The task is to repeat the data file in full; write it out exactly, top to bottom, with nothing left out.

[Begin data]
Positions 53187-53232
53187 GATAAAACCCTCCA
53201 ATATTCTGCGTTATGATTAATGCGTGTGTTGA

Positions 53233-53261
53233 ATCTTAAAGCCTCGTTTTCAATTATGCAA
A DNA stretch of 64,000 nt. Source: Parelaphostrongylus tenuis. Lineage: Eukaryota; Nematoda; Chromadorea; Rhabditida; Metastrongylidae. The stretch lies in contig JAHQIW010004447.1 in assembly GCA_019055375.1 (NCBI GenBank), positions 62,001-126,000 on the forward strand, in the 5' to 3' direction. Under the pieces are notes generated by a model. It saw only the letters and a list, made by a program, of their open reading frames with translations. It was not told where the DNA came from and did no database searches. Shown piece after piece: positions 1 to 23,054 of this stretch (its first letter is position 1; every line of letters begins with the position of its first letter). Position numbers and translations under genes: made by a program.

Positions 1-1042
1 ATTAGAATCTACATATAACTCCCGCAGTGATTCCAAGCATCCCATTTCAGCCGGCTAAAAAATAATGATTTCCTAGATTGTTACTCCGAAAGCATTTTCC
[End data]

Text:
Positions 53187-53232
53187 GATAAAACCCTCCA
53201 ATATTCTGCGTTATGATTAATGCGTGTGTTGA

Positions 53233-53261
53233 ATCTTAAAGCCTCGTTTTCAATTATGCAA
A DNA stretch of 64,000 nt. Source: Parelaphostrongylus tenuis. Lineage: Eukaryota; Nematoda; Chromadorea; Rhabditida; Metastrongylidae. The stretch lies in contig JAHQIW010004447.1 in assembly GCA_019055375.1 (NCBI GenBank), positions 62,001-126,000 on the forward strand, in the 5' to 3' direction. Under the pieces are notes generated by a model. It saw only the letters and a list, made by a program, of their open reading frames with translations. It was not told where the DNA came from and did no database searches. Shown piece after piece: positions 1 to 23,054 of this stretch (its first letter is position 1; every line of letters begins with the position of its first letter). Position numbers and translations under genes: made by a program.

Positions 1-1042
1 ATTAGAATCTACATATAACTCCCGCAGTGATTCCAAGCATCCCATTTCAGCCGGCTAAAAAATAATGATTTCCTAGATTGTTACTCCGAAAGCATTTTCC